Projective identification: The object of projection invokes in that person precisely the thoughts, feelings or behaviours projected.
Somatization: The transformation of negative feelings towards others into negative feelings toward self, pain, illness, and anxiety.
Level 3 – Neurotic
Displacement: Defence mechanism that shifts sexual or aggressive impulses to a more acceptable or less threatening target; redirecting emotion to a safer outlet; separation of emotion from its real object and redirection of the intense emotion toward someone or something that is less offensive or threatening in order to avoid dealing directly with what is frightening or threatening. For example, a mother may yell at her child because she is angry with her husband.
Dissociation: Temporary drastic modification of one’s personal identity or character to avoid emotional distress; separation or postponement of a feeling that normally would accompany a situation or thought.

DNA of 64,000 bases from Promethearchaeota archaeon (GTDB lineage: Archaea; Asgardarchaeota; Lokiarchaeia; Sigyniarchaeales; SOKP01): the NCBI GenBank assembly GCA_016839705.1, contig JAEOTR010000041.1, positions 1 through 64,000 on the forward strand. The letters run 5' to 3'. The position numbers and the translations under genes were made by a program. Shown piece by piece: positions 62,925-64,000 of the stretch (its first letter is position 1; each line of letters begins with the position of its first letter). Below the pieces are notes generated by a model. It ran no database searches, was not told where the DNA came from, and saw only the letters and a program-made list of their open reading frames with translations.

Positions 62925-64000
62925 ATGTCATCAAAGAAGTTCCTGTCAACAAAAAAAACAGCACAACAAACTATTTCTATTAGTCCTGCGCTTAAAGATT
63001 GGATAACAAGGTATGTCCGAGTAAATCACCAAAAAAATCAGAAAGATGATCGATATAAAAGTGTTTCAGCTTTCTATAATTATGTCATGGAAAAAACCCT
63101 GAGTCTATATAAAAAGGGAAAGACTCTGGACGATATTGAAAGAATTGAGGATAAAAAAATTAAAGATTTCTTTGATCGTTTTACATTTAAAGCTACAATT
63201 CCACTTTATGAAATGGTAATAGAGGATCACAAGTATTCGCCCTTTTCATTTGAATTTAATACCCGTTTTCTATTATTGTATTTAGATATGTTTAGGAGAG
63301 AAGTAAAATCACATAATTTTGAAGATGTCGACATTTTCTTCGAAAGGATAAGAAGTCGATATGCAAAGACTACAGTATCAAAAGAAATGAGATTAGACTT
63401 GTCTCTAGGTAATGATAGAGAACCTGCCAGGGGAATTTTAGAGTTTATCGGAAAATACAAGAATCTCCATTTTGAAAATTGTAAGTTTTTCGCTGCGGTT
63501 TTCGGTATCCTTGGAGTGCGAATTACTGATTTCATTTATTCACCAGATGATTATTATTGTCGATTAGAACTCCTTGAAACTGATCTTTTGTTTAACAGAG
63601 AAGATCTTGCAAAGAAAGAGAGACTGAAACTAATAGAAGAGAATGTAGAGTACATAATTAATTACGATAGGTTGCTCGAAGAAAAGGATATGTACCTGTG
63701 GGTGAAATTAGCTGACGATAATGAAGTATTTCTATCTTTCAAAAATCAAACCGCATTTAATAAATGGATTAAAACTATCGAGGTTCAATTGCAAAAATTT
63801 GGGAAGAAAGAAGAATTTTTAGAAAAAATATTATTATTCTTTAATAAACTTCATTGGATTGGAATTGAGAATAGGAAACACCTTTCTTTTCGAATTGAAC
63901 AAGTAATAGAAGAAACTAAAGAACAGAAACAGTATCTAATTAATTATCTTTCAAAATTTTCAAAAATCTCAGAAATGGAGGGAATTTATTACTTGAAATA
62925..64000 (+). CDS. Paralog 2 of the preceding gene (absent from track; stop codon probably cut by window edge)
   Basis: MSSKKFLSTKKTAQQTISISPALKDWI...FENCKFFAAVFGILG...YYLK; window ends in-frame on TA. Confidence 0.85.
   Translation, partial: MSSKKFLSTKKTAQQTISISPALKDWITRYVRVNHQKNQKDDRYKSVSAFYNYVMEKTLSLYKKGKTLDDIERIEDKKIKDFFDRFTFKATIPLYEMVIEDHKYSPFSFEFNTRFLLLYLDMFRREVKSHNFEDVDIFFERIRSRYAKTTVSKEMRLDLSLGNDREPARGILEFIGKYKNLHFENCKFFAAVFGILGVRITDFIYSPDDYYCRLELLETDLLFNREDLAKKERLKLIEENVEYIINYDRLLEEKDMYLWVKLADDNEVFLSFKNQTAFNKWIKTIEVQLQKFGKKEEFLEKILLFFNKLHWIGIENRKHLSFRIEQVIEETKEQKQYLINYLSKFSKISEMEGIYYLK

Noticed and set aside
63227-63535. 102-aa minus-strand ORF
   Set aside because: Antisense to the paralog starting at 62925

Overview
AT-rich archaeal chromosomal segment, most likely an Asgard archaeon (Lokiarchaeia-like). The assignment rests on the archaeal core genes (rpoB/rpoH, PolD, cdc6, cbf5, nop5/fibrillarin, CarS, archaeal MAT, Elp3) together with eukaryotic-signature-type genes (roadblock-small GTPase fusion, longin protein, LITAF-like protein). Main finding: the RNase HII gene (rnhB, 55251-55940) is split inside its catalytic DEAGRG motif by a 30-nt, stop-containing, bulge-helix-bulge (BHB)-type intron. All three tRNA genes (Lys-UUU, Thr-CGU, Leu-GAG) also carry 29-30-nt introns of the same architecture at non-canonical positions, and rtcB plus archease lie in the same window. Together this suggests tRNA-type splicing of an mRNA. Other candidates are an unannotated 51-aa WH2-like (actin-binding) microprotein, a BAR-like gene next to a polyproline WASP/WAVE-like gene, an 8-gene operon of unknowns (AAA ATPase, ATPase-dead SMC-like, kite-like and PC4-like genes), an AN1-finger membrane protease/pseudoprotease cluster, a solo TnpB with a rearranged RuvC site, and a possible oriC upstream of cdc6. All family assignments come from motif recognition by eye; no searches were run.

Hypochondriasis: An excessive preoccupation or worry about having a serious illness.
Intellectualization: A form of isolation; concentrating on the intellectual components of a situation so as to distance oneself from the associated anxiety-provoking emotions; separation of emotion from ideas; thinking about wishes in formal, affectively bland terms and not acting on them; avoiding unacceptable emotions by focusing on the intellectual aspects (e.g. isolation, rationalization, ritual, undoing, compensation, magical thinking).
Isolation: Separation of feelings from ideas and events, for example, describing a murder with graphic details with no emotional response.
Rationalization (making excuses): Where a person convinces him or herself that no wrong was done and that all is or was all right through faulty and false reasoning. An indicator of this defence mechanism can be seen socially as the formulation of convenient excuses – making excuses.
Reaction formation: Converting unconscious wishes or impulses that are perceived to be dangerous into their opposites; behaviour that is completely the opposite of what one really wants or feels; taking the opposite belief because the true belief causes anxiety. This defence can work effectively for coping in the short term, but will eventually break down.
Regression: Temporary reversion of the ego to an earlier stage of development rather than handling unacceptable impulses in a more adult way.